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Game Over Online ~ Reign of Fire

GameOver Game Reviews - Reign of Fire (c) BAM! Entertainment, Reviewed by - Fwiffo

Game & Publisher Reign of Fire (c) BAM! Entertainment
System Requirements Game Boy Advance
Overall Rating 60%
Date Published Friday, December 13th, 2002 at 05:30 PM

Divider Left By: Fwiffo Divider Right

Based on a box office dud, Reign of Fire is a tale that is part sci-fi, part fantasy and part survival flick where humans are overrun by dragons, albeit, in the future. Or more specifically: our future. Hence, not only do we have dragons and primitive humans, but also modern machinations of war thrown into the mix. This melting pot did nothing to entice viewers to the silver screen, and Crawfish's game smartly moves the emphasis from primitive humans to machine guns and dragon breath.

There are two principle campaigns in Reign of Fire. One revolves around the human resistance fighters. The other revolves around the dragons. Despite differences in anatomy, both play fairly similarly. Crawfish is known for its sophisticated birds-eye view isometric titles like Rainbow Six. This is a simplified version of that, much like how The Sum of All Fears was merely a dumber version of Ghost Recon on the PC. Unlike Crawfish's tactical strategy games, the resistance fighters here merely slog around with their leader (you) and shoot when you shoot, as well as flee when you flee. That's the basic gist of the game. In spite of the simple premise, it can be quite fun, especially for the humans because they get access to numerous firepower enhanced vehicles that help them in the fight against the dragons.

Taking place in an apocalyptic landscape, many of the missions involve scavenging parts to acquire such vehicles. This is, unfortunately, where the game falters. You'd think after you start taking control of tanks and aircraft that there would be a final showdown with the mother dragon. That battle, however much anticipated, never appears and the ending is fairly anticlimactic. The dragons fare no better; they merely accumulate upgrades to their initial fire attack.

You can only do so many FedEx objectives with or without time limits until it ultimately gets repetitive. There's no punch to the missions at all. With a premise that works around humans mounting a last ditch effort to defend themselves against dragons, surely, you would think, something more exciting could be created. A last stand Alamo or General Custard scenario would go a long ways in creating such tension.

However, for most of the game, you'll find yourself trying to hit enemies with your projectiles while remaining out of range when the enemy shoots theirs. That type of mechanical back and forth is all that's left of the tactically sound engine Crawfish brought to Reign of Fire. And it's unfortunate. They either did not have the freedom to break out of the film license into new ground or they relied on the license too heavily. A game revolving around an expert group of dragon hunters or a dragon esprit de corps would have proved more exciting.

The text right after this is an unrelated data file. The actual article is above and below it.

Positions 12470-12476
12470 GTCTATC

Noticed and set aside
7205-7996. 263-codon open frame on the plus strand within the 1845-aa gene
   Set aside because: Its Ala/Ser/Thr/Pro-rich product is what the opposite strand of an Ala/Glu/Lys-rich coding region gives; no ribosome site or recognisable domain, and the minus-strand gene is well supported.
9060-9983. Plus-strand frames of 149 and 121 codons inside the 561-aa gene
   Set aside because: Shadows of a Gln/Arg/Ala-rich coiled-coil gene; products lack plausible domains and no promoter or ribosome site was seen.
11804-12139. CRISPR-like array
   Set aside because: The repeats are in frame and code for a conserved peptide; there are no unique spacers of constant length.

The graphics for Reign of Fire, for the most part, stand up to the standards laid down by Crawfish in other titles. Backgrounds are detailed with different color hues. Units and vehicles maintain distinctive identities. The only real complaint is the fire, which, despite the abundance of it, looks cartoonish. There are several backdrops from a desecrated London to the countryside to spice up the visuals. While the audio does its part as well, there's no denying they're just cheerleaders or backup singers to a team or band that isn't that good in and of itself.

Bam! Entertainment probably started this project before the movie. As Sony's corporate heads have said, movies can be a lucrative business but they are never reliable for solid revenue and profits because from time to time, your movies will bomb. Some will bomb for no reason at all. Judging by the cross-proliferated marketing campaign between movie and games, Bam! Entertainment and Crawfish have found themselves making a game for a very unpopular movie. If the cinematic folks had held up their end of the bargain, this could, at the very least, serve as a novelty collector's item, much like X-Men games do for X-Men fans or Spider-man games do for Spider-man fans. Truth be told, though, there aren't many Reign of Fire fans out there.

Without multiplayer, there's not much content to go through in this game and on its own in single player, it's not overly compelling content either. That makes it hard to recommend since it's based on a movie that's not so great to begin with.


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